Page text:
Track 2: Lick 1 ”A classic "chestnut" lick which brings to my mind the influence of Billy Gibbons and Angus Young. It involves two overlapping notes and descending slide. There are many variations possible and this one incorporates wah and "hybrid picking", which utilizes both the pick and fingers. It's fairly simple and is made effective by developing a good feel.”
Track 2: Lick 2 ”A clear "modal" lick outlines the chord progression heard in the rhythm track. The description focuses on the back half of the lick first, which involves a major pentatonic bend. Prior to that, there's an arpeggio which outlines the A Major chord as its playing in the background. The very end incorporates the track's main mode (B Mixolydian), with a minor third thrown in for added “bluesiness".
Track 2: Lick 3 ”This lick demonstrates how you can play a pattern that is boldly pentatonic but not stuck in one of those typical "box" shapes. Instead, it works its way down the neck entirely on one string, utilizing classic, Jeff Beck-influenced hammer-ons that resolve on the lower part of the neck.”
Track 2: Lick 4 ”Here, we move from a bend on the first string straight into a bend on the second. This is an important skill that applies to many more licks than just this exact one. The blues feel is especially given weight by the use of the third, which is not really minor and not really major, but somewhere in between – a concept sometimes referred to as a "blue note" and is discussed in the breakdown.”
Track 2: Lick 5 ”This lick involves the two-handed tapping concepts discussed in Track 1/Lick 4. In this case, we are using a minor pentatonic shape that includes the lowered 5th (a pattern sometimes referred to as the "blues scale"). We also take the tapping to a slightly more advanced level by spreading the pattern across two strings.”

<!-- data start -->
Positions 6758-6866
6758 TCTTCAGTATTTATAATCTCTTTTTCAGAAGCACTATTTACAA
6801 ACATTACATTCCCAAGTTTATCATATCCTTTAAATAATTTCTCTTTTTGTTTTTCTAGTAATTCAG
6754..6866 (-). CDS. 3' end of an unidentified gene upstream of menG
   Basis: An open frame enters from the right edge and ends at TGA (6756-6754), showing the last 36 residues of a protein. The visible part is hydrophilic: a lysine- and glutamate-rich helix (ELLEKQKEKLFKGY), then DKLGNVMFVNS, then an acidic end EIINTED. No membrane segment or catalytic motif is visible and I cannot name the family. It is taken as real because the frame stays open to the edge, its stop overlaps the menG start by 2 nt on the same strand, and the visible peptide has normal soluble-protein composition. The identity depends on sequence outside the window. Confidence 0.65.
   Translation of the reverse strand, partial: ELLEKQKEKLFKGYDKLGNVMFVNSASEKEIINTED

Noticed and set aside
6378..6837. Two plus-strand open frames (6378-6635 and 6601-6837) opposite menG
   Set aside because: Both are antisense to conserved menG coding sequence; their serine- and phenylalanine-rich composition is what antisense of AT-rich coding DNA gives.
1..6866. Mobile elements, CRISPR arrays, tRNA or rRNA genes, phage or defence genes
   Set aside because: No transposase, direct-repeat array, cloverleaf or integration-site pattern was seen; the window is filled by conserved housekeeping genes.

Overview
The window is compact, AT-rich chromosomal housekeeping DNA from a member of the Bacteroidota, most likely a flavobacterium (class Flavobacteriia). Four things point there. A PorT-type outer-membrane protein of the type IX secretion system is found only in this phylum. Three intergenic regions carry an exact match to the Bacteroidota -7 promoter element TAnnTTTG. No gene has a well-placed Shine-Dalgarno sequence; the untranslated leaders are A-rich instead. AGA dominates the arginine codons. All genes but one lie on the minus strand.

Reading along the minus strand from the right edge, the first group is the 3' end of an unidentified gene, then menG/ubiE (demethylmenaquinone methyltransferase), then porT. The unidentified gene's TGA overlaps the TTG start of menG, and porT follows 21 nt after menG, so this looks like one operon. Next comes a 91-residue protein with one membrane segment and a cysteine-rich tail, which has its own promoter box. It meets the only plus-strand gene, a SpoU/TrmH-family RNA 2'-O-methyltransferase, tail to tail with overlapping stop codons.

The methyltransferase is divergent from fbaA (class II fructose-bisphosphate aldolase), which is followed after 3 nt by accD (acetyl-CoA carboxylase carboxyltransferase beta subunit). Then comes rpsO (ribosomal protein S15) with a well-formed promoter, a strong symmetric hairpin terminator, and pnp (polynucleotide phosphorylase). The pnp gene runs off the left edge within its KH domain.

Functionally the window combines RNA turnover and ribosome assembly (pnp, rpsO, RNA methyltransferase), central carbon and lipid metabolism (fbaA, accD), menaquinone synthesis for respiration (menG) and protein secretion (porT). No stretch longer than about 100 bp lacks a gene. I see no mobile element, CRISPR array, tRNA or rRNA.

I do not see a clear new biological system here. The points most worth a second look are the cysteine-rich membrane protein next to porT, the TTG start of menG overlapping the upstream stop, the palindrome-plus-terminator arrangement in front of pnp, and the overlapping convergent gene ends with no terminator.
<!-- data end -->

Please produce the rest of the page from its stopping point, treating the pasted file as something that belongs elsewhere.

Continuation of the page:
Track 3: First Listen ”A full-on metal track, a bit influenced by the work of Sepultura (the great Brazilian band that combines heavy sounds with an indigenous, tribal feel). This rhythm incorporates the harmonic minor scale, which is explored in depth.”
Track 3: Soloing Performance Study ”As with all metal work, I try to let the melodies take precedence. There are plenty of fast licks included to add to the excitement, but they tend to play more of a supporting role, connecting the dots of the melodic content. This groove presents a lot of opportunity for long, singing notes, but also fast, technical licks such as sweeps and two-handed tapping, which is incorporated throughout.”
Track 3: Lick 1 ”This lick begins on a single string (high E/1st), stays there for a whole measure, before segueing into a multi-string pattern. During that same first measure, there is a sliding motion that moves up and down the string, while the content of the second measure is played in position at the 7th fret, with a final passage that jumps out of position and back in. It all relates to the 5th mode of the E harmonic minor, sometimes called Phrygian Dominant or Mixolydian b2/b6.”
Track 3: Lick 2 ”Consisting of "sweep" arpeggios in multiple octaves, Lick 2 provides many notes in a short time. The breakdown includes an in-depth look at the process of sweeping and using triads as building blocks to create bigger arpeggios. In this case, the main arpeggio is based on the B major triad, which fits with our mode, as described above.”
Track 3: Lick 3 ”While it would be possible to create these types of licks with certain other strings (A and E are both scale tones, so it would be possible to use the open A and E strings), it is simplest to use the open string that matches to the tonic of the song.”
Track 3: Lick 4 ”After the arpeggios, the solo moves into a single-string lick that kicks into a bend. This is one of the peak moments of the solo, almost at the very top of the scale. It begins with a slide to the tonic (the highest possible), before outlining the first few notes of the scale and bending from the C (or flat second) to the D# (major 3rd). This is an over-bend, similar to the type described in Track 1/Lick 3.”
Track 3: Lick 5 ”This is a lick that descends down the neck, using hammer-ons and picking. It starts in an unpredictable place, winding up on the downbeat for a sense of resolution. It largely utilizes miniature three-note positions. These work great for harmonic minor modes and are easily transferable to different parts of the neck.”
Track 4: First Listen ”This track is bit on the quiet side compared to the previous one. It has a wide-open feel alternating between Lydian – which is considered the brightest mode – and Aeolian mode (also known as a natural minor).”
Track 4: Soloing Performance Study ”Lydian is very interesting in the sense that you can get away with melodic content that feels unresolved, yet that's not a problem since the lack of resolution is such a part of its character. That is certainly the case with the solo here, which incorporates a lot of slight dissonances that feels colorful, not uncomfortable. However, there is a sense of resolution in the alternating Aeolian sections, in which busier, minor rock and blues-flavored licks fit the part.”